The claim you read is probably
Electronic eigenstates of an atom, or of an inversion-symmetric molecule, always have vanishing electronic dipole moment about the atomic nucleus or the molecular inversion centre.
This is because if you invert the system you must be left with exactly the same eigenstates, but the electric dipole, being a vector quantity, must switch sign.
Magnetic dipole moments, on the other hand, can indeed be nonzero. This is because magnetic dipoles are pseudovector quantities and do not change sign upon inversion. Thus an atom like boron, which has five electrons and therefore a single 2p electron and orbital angular momentum $l=1$, can have a nonvanishing magnetic dipole moment (which will be proportional to the angular momentum of the p electron, so it obeys the standard QM restrictions: e.g. it can only have well-defined components along only one axis at a time).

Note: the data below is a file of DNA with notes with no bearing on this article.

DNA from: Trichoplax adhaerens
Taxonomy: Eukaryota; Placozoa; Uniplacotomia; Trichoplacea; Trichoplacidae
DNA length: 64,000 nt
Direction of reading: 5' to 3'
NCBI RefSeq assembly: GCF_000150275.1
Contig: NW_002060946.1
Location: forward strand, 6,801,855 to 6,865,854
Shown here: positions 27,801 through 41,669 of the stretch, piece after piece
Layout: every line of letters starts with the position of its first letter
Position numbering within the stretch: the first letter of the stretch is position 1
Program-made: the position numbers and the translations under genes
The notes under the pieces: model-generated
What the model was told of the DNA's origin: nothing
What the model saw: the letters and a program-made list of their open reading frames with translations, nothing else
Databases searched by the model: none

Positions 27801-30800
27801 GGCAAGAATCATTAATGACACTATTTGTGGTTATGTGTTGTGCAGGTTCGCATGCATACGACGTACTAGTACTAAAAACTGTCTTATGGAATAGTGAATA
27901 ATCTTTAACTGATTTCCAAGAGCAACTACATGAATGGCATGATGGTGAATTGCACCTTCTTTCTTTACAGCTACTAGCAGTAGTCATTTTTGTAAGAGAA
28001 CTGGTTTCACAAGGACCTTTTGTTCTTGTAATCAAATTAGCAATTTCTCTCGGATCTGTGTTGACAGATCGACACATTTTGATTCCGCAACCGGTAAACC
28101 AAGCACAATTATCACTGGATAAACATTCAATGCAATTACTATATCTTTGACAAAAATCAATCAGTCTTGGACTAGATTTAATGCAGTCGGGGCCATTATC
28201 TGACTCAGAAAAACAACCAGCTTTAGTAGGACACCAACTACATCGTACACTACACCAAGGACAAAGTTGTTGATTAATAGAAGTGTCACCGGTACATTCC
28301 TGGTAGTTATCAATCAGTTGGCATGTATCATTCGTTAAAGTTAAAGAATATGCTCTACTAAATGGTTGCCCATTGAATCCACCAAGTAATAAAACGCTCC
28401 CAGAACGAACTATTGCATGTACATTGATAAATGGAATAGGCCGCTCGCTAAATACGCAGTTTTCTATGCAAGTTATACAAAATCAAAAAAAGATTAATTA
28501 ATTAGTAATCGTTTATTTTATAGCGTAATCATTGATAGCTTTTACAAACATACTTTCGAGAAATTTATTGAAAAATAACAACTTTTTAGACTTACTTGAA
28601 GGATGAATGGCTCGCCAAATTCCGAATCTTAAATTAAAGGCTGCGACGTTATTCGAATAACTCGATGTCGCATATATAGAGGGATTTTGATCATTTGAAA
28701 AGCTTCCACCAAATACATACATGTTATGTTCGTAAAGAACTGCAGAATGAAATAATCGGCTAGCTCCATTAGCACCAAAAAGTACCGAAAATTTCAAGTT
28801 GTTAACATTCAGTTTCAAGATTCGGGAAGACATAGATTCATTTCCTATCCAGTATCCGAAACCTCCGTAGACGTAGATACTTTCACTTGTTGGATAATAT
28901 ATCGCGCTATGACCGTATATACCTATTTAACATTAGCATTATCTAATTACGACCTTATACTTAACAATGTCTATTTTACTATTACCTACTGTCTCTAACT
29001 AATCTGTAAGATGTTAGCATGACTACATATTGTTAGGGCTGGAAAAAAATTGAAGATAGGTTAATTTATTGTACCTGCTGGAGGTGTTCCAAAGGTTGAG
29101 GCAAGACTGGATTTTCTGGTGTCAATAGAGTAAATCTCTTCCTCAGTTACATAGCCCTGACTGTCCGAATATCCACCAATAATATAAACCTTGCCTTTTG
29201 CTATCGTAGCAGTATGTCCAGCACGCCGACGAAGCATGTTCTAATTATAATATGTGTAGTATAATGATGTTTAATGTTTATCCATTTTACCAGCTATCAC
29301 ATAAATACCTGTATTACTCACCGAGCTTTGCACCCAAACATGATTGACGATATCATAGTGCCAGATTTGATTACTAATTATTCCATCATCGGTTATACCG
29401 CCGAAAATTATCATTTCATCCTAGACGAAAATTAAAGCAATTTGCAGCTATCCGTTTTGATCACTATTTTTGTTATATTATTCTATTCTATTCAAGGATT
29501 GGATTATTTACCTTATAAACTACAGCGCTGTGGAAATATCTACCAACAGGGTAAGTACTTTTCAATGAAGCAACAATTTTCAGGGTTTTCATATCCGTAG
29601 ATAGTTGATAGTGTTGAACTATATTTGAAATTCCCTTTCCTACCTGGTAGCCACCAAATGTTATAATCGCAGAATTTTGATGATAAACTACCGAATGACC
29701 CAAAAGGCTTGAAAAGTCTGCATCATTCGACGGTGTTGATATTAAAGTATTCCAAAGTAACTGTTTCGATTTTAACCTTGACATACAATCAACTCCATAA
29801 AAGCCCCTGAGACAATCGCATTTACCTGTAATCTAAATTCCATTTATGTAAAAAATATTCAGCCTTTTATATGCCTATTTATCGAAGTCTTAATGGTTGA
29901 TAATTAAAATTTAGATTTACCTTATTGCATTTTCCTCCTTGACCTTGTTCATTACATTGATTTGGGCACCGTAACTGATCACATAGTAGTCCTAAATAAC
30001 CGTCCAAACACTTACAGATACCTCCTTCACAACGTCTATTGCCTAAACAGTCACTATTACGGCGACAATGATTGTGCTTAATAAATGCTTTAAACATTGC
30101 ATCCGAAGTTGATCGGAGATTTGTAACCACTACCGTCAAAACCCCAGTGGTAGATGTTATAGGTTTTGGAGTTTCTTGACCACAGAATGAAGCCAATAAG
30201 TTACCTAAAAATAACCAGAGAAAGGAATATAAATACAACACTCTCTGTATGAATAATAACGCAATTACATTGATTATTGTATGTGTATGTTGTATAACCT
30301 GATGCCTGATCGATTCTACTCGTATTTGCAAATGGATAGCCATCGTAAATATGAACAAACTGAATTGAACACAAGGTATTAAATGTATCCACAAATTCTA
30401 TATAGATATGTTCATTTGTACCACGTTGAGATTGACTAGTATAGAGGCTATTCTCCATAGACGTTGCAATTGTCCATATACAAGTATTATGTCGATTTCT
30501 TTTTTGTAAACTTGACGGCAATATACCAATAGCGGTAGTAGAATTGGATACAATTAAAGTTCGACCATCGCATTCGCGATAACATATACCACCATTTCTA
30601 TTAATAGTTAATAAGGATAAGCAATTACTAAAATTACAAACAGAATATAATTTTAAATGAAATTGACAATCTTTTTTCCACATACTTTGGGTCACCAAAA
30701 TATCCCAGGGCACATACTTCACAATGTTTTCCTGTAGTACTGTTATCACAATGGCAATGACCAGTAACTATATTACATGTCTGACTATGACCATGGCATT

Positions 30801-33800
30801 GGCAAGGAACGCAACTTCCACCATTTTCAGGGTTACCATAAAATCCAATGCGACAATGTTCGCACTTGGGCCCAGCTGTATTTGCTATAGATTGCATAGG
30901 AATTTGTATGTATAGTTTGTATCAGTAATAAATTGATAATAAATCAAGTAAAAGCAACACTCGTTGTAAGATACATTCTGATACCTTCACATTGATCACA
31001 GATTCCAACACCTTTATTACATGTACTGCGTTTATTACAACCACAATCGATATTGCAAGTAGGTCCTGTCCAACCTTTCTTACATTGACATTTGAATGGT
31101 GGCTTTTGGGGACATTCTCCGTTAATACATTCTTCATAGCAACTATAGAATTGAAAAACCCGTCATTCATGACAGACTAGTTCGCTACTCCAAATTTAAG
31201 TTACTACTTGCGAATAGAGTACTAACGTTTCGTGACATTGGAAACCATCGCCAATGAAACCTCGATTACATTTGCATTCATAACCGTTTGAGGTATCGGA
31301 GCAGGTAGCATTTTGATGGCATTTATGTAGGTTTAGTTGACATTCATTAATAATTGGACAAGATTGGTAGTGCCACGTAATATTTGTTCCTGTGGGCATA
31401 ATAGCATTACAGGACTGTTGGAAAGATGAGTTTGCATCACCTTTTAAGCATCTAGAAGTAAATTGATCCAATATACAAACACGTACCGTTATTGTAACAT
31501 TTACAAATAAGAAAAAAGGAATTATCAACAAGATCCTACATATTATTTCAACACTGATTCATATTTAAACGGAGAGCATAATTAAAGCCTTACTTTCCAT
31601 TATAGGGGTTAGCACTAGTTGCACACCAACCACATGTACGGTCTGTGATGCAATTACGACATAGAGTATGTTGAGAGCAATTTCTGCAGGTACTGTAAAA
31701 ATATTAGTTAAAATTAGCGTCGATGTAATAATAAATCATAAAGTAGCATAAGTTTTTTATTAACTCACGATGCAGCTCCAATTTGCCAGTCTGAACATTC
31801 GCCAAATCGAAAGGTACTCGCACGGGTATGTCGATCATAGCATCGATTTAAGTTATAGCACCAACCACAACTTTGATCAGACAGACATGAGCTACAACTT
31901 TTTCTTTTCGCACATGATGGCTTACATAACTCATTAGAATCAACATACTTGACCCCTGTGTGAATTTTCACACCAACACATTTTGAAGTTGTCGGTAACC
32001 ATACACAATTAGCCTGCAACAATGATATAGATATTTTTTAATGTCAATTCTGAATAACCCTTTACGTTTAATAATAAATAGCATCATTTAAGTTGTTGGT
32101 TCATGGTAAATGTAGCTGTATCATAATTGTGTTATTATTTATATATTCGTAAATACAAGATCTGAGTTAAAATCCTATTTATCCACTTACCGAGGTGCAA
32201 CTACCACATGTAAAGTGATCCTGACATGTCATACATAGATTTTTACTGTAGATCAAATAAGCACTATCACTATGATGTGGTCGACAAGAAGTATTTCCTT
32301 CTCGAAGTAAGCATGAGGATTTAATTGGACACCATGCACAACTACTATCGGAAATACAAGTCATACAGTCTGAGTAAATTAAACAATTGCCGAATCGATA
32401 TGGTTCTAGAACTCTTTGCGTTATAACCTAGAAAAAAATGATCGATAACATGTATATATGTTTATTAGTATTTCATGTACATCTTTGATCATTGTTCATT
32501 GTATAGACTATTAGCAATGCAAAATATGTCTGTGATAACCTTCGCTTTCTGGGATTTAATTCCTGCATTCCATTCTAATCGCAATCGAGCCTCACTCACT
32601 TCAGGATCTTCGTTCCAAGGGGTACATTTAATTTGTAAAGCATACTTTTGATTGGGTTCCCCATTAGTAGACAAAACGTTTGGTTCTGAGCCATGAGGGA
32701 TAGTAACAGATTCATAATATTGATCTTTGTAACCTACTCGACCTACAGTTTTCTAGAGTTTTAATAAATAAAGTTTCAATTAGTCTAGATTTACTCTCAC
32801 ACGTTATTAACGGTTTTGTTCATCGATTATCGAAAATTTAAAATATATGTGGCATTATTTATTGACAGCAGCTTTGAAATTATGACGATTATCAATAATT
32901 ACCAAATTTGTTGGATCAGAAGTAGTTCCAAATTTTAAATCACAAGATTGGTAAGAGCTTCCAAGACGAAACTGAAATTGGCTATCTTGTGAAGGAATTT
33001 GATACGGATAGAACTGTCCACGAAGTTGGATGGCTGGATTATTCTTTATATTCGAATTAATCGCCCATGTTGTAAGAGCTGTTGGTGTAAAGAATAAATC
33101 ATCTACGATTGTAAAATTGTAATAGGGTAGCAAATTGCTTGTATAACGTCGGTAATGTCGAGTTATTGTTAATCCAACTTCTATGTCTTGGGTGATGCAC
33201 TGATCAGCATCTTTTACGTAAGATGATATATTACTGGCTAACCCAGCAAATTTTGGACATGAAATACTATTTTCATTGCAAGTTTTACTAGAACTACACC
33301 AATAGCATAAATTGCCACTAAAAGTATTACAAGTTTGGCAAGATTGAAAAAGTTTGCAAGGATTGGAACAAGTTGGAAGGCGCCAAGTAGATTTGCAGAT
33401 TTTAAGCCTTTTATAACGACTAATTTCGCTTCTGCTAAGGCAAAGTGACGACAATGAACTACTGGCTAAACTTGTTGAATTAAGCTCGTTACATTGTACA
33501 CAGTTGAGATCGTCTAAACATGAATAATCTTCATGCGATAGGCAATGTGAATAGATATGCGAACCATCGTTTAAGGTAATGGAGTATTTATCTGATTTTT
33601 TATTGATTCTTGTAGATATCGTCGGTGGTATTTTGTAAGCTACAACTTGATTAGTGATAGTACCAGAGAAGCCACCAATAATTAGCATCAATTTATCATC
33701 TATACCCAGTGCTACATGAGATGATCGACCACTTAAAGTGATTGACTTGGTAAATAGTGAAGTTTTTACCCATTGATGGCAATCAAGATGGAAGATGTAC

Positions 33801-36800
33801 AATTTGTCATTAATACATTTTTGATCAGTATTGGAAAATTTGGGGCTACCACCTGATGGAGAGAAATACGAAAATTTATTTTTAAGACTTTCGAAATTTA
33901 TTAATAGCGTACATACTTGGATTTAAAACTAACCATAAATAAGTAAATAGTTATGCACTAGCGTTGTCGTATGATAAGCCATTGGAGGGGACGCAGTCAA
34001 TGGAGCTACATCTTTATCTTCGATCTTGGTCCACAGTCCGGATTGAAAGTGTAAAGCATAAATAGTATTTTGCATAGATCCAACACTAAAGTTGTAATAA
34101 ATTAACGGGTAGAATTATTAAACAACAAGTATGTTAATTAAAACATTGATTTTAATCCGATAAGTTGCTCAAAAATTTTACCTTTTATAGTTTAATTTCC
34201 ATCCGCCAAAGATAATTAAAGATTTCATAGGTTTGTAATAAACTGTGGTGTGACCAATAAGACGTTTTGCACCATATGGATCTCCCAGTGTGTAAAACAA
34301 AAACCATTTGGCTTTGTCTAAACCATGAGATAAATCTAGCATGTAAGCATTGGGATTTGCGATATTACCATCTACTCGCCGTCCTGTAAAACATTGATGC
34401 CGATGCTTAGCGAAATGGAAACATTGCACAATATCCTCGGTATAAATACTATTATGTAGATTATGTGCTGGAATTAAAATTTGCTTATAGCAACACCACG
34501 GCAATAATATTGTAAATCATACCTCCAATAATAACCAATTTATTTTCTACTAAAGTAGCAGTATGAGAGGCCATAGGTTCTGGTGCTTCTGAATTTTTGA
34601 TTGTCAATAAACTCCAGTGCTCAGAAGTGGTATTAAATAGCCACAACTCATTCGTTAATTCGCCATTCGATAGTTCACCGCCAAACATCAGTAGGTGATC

Electron spin is also a pseudovector quantity, and so atoms and molecules can have spin-induced magnetic dipole moments without violating inversion symmetry.